Twitter Turns To Music To Turnaround Slowing Growth Figures

5 February 2016 | 1:14 pm | Neil Griffiths

How the Blue Room can boost emerging talent.

After reports last week suggested that Twitter's US users have fallen by a third in two years, the Australian office of the social media giant has found a way to combat any slow growth figures through the use of the Blue Room — an interactive experience that connects personalities from music, film, sport and entertainment locally and globally with fans all over the world.

Launched in early 2015, the Blue Room was intended to be used as an outlet to conduct Q&As, live performances and unique live streams, however since its launch, it has also proved to be a hugely affective initiative for fans to discover new and emerging musicians, as well as helping artists grow their fan base.

Speaking exclusively to theMusic from the launch of Twitter's new Sydney offices, Manager of Music, Entertainment and Events and the founder of the Blue Room, Jennie Sager, says the impact of the Blue Room upon its launch was instant. 

"When it launched we realised instantly that it was even bigger than what we hoped for," Sager says.

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While Twitter's second social network, Vine, has also experienced decreases in usage, the company is undergoing a transition of sorts, as there are not only talks of the 140-character limit on tweets to be increased, but there has also been a change in CEO, with co-founder Jack Dorsey taking on the role on an interim basis from Dick Costolo who stepped away last year after a five-year stint. 

More concerns were raised when four executives suddenly resigned after Costolo stepped down as CEO, however Sager says that the change has not affected the Australian office's day-to-day operations.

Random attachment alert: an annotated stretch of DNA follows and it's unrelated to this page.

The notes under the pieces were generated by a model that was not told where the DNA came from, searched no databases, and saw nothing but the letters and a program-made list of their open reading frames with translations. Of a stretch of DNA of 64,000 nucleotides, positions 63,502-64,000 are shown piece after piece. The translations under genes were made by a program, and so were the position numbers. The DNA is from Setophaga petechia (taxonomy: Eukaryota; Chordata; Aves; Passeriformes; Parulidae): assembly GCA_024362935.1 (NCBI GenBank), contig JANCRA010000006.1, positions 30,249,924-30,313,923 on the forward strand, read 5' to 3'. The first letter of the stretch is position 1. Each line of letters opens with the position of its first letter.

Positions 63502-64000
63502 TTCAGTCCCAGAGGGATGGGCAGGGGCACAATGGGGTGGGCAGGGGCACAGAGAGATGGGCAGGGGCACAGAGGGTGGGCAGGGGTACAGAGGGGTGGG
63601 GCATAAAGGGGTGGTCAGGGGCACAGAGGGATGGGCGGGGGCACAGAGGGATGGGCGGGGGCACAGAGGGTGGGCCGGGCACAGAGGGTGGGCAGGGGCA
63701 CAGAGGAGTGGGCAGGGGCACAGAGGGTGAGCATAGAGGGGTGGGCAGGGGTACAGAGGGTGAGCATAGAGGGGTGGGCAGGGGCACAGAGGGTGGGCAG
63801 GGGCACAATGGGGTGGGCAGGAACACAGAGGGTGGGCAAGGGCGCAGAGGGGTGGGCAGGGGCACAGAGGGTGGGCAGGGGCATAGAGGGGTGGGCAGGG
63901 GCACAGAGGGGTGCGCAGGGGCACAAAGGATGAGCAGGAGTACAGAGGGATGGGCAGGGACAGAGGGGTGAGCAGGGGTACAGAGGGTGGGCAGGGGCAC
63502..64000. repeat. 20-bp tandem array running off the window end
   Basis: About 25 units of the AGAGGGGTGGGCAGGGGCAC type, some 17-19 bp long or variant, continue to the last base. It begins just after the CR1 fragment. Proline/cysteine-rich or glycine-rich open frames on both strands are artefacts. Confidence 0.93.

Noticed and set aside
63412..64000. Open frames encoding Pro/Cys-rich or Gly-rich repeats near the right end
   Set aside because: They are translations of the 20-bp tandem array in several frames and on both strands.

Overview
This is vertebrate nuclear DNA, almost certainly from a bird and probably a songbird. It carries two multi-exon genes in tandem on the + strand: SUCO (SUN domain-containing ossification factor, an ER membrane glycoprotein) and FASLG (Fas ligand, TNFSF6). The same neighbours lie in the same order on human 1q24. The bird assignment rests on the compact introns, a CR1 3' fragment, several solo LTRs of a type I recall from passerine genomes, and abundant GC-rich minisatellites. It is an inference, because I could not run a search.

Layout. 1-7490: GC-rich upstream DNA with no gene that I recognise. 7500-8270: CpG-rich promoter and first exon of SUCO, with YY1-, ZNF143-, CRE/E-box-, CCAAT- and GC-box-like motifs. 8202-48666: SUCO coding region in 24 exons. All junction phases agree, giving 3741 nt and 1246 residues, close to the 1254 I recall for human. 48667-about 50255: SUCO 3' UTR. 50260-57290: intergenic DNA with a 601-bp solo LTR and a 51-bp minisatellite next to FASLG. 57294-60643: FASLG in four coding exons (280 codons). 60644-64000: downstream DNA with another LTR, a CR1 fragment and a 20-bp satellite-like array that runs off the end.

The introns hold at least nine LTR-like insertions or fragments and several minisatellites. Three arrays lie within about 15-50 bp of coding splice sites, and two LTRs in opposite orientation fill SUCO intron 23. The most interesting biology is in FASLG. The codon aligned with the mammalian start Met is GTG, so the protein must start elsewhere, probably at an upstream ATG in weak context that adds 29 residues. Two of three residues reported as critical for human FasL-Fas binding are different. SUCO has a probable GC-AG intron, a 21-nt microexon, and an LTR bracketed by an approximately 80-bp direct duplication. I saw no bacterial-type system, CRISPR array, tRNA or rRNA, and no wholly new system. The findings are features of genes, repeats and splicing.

Through the Blue Room, Sager hopes to open new doors for both the company and talent, with a strong emphasis on emerging local talent.

Sager references Brisbane singer Conrad Sewell as an example of what the Blue Room can do for artists, after he featured on a live stream last April.

"He had 5000 twitter followers, he wasn't big enough to do a Q&A, people didn't really know who he was," Sager explains.

"So he came in and performed three acoustic songs…less than a year later, he’s nominated for a ton of ARIA awards, the face of Coca-Cola and he’s got 33,000 followers now. So to be on that journey with him was amazing."

Sewell eventually picked up the ARIA Award for Song Of The Year with Start Again in November.

While Sager concedes that some artists are in a better position to conduct live Q&As in regards to a fan base, she says that there are always ways to promote emerging musicians and bands through the Blue Room.

"That’s when we say, why don’t we do something like MTV Unplugged used to do and do an acoustic performance, give the fans something that’s a different way of seeing you that still feels intimate and special," Sager says.

"Or if it’s someone that is not fully discovered yet, maybe pair them up with someone…so that again, the fans get a unique situation. There’s no blanket rule with the Blue Room, so its not like we only do Q&As and performances or anything, we really look at every single talent and think, 'What’s going to work best for them?'"

A number of huge names have appeared in the Blue Room including Imagine Dragons, Amy Schumer and Bill HaderCody Simpson and many more, though Sager says she is currently toying with the idea of a weekly segment to specifically feature new local talent.

"I would love to see more of that because I think the nature of Twitter, it has such a history of artist discovery, that it would be really great to continue to give those people an outlet in a bigger way."

The success of the Blue Room has resulted in a number of Twitter offices throughout the world launching their own version, including Paris, Korea, Italy and many more still to come.